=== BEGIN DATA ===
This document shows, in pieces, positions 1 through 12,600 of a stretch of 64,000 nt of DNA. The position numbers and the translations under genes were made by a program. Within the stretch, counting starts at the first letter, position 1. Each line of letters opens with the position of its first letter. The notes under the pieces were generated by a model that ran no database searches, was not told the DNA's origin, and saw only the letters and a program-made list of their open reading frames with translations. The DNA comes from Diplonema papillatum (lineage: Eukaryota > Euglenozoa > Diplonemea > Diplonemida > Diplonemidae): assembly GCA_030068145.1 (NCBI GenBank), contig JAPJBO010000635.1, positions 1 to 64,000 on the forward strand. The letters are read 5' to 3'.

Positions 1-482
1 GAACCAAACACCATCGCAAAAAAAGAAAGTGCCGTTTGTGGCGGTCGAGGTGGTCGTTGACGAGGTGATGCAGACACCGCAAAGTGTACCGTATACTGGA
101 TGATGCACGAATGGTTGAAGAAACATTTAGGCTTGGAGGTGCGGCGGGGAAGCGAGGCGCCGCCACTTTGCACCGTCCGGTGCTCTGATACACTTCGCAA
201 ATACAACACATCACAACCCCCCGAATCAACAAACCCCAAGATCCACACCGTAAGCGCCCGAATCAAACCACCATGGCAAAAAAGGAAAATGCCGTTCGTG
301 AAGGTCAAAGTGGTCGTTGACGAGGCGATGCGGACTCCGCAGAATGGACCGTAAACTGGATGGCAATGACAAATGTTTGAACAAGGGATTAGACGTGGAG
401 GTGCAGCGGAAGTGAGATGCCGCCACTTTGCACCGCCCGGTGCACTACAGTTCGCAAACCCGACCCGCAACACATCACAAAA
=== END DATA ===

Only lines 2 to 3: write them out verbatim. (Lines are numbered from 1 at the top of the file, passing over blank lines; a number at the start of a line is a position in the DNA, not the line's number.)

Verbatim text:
Positions 1-482
1 GAACCAAACACCATCGCAAAAAAAGAAAGTGCCGTTTGTGGCGGTCGAGGTGGTCGTTGACGAGGTGATGCAGACACCGCAAAGTGTACCGTATACTGGA